Almost Heaven

Almost Heaven

Country Roads Take Me Home
to the place I belong,
West Virginia …

Take Me Home, Country Roads (John Denver 1971)

“Almost Heaven, West Virginia,” begins John Denver’s iconic ode to the Mountain State.

Too bad Mike Slive is no John Denver fan.

When news broke today that West Virginia agreed to join the Big 12, it marked a missed opportunity for the Southeastern Conference.

Slive, the Ivy League-educated (Dartmouth 1962) Southeastern Conference Commissioner, has by all reasonable accounts been a truly successful leader of the nation’s premier college football league. As anybody who follows the sport knows, he presides over a group that has captured the past five BCS championships, boasts the top two teams in the most recent rankings, and far surpasses all competitors in attention, attendance, and zeal among fans.

Still, nobody’s infallible and I believe it was a mistake for the SEC to pursue Missouri and take a pass on West Virginia.

Deciphering first, second, and third-tier television contract rights, numbers of potential viewers, and marketing footprints of Mizzou vs. the Mountaineers sails far above this old professor’s comprehension and interest. But, as a southerner with interest in the league going back to the 1960s I think I have a feel for the SEC – and West Virginia was a better fit than Missouri.

Yes, the Mountaineer football program is probably a notch above the Tigers (but not by much), basketball is about a stalemate. Columbia is certainly more cosmopolitan than Morgantown, and the UM academic reputation exceeds that of WVU (an important consideration for the pseudo-academician Slive and the twelve conference presidents who actually make decisions in the SEC). The state of Missouri has bigger cities, bigger television markets, and may bring a bigger dollar windfall when the SEC renegotiates its contract with ESPN (which still has a dozen years remaining).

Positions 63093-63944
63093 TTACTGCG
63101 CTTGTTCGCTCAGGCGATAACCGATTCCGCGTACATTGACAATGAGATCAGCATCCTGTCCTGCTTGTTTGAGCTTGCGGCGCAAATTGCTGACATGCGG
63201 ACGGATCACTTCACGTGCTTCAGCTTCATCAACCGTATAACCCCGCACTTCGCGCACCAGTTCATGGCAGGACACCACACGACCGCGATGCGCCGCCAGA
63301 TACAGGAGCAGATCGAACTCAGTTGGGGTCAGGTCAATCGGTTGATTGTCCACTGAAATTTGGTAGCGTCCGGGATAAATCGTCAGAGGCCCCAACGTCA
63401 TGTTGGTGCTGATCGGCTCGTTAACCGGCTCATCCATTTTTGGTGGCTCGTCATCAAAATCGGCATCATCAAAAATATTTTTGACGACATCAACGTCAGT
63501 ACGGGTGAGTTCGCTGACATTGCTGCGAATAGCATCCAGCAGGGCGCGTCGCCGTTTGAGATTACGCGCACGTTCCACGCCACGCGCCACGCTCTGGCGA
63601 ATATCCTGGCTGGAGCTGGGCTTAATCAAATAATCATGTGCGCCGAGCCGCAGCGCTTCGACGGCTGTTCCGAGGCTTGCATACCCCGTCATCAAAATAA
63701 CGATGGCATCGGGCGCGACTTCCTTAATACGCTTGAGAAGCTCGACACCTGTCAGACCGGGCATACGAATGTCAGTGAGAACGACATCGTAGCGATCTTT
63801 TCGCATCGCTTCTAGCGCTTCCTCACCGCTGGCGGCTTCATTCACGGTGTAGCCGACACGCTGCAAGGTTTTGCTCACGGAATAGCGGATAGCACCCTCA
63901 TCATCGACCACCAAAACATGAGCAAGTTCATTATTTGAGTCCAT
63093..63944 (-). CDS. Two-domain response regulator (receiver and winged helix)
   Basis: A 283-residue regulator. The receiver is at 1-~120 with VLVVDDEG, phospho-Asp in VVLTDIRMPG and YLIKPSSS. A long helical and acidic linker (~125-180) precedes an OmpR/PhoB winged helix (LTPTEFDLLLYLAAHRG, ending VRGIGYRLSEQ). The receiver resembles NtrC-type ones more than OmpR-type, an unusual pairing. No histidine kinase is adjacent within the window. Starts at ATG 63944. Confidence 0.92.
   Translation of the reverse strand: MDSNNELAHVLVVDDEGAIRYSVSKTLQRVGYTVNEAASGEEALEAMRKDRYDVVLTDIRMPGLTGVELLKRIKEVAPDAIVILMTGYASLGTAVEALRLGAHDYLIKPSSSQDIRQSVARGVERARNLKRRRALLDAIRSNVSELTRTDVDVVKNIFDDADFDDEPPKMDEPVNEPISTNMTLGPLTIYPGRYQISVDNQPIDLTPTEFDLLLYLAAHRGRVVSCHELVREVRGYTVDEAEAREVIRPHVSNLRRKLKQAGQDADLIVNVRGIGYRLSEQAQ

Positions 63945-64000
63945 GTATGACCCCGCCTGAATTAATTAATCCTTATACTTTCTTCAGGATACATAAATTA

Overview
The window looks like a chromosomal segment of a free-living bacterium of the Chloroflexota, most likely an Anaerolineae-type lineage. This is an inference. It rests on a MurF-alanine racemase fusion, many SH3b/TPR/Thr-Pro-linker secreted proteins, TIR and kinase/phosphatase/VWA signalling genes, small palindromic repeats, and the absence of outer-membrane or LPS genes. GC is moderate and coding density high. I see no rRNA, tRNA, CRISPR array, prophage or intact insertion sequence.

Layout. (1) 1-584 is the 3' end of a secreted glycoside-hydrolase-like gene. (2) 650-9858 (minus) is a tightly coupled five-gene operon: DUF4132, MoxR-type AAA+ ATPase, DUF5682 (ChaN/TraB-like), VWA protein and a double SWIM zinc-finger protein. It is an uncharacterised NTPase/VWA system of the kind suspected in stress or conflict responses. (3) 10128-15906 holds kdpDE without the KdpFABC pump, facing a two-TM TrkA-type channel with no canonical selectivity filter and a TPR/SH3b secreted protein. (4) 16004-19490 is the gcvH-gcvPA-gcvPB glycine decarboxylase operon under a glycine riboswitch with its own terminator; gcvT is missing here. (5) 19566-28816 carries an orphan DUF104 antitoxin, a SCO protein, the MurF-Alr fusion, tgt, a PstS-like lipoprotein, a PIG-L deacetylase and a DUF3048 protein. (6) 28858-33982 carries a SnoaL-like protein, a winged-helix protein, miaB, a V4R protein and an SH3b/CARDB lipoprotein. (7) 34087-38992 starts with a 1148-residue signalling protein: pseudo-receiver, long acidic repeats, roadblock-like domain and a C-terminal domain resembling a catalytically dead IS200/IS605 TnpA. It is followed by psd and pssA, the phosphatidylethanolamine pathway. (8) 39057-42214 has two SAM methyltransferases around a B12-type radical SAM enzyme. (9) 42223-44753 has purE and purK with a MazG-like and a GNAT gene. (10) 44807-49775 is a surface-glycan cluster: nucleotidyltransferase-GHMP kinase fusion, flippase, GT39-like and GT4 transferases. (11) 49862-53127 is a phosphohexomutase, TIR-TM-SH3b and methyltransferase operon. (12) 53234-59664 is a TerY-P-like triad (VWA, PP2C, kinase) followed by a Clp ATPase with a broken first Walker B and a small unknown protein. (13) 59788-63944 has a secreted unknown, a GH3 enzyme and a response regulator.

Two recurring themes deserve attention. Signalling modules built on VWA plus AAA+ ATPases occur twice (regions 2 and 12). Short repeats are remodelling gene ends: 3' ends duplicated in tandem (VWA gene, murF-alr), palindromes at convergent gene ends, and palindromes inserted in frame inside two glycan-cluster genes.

All that said – West Virginia is a better fit.

Geographically West Virginia is a better fit. The state is contiguous (touching Kentucky) with the rest of the conference. Missouri borders conference states too, but WVU would fit nicely into the SEC East Division as a counterpart to recent league addition Texas A&M. Just watch, Missouri will be placed in the East initially (so as to save the annual Alabama-Tennessee football game), a glaring exception to the league’s current east-west geographic balance and an affront even in this age of map-twisting silliness.

More significantly, West Virginia – the state and university – is a better fit culturally. Whatever aspirations Mike Slive and the SEC presidents have from an academic perspective, the conference will always be sneered at by the likes of the Big Ten and the Pac-12 (welcome to the South boys). West Virginians sound more like us, act more like us, and wanted to join us (in contrast to Missouri – which openly pined for the preening Big Ten only to be rejected).

The SEC missed out on the Mountaineers … leaving this professor with only a misty taste of moonshine and a teardrop in my eye.

West Virginia, mountain mama, take me home country roads.

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